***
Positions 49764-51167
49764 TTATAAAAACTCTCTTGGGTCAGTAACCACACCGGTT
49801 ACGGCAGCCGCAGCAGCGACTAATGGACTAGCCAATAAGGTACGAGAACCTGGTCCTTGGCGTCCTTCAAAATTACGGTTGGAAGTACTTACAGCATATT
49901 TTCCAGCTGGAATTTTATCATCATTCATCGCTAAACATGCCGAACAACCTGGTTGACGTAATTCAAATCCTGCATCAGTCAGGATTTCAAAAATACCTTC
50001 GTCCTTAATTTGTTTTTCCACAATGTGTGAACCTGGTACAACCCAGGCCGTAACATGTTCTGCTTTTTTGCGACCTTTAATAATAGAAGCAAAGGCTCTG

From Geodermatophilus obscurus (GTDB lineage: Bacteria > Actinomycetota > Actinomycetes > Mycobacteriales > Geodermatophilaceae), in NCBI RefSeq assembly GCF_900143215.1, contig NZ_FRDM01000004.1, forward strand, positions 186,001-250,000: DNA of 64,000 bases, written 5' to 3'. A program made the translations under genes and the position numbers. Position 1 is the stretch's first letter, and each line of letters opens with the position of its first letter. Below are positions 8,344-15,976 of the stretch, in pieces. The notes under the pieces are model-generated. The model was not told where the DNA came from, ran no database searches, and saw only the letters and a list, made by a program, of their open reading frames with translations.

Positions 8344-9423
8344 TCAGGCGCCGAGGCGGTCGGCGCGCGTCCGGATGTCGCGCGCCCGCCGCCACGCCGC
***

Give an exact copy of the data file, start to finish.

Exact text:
Positions 49764-51167
49764 TTATAAAAACTCTCTTGGGTCAGTAACCACACCGGTT
49801 ACGGCAGCCGCAGCAGCGACTAATGGACTAGCCAATAAGGTACGAGAACCTGGTCCTTGGCGTCCTTCAAAATTACGGTTGGAAGTACTTACAGCATATT
49901 TTCCAGCTGGAATTTTATCATCATTCATCGCTAAACATGCCGAACAACCTGGTTGACGTAATTCAAATCCTGCATCAGTCAGGATTTCAAAAATACCTTC
50001 GTCCTTAATTTGTTTTTCCACAATGTGTGAACCTGGTACAACCCAGGCCGTAACATGTTCTGCTTTTTTGCGACCTTTAATAATAGAAGCAAAGGCTCTG

From Geodermatophilus obscurus (GTDB lineage: Bacteria > Actinomycetota > Actinomycetes > Mycobacteriales > Geodermatophilaceae), in NCBI RefSeq assembly GCF_900143215.1, contig NZ_FRDM01000004.1, forward strand, positions 186,001-250,000: DNA of 64,000 bases, written 5' to 3'. A program made the translations under genes and the position numbers. Position 1 is the stretch's first letter, and each line of letters opens with the position of its first letter. Below are positions 8,344-15,976 of the stretch, in pieces. The notes under the pieces are model-generated. The model was not told where the DNA came from, ran no database searches, and saw only the letters and a list, made by a program, of their open reading frames with translations.

Positions 8344-9423
8344 TCAGGCGCCGAGGCGGTCGGCGCGCGTCCGGATGTCGCGCGCCCGCCGCCACGCCGC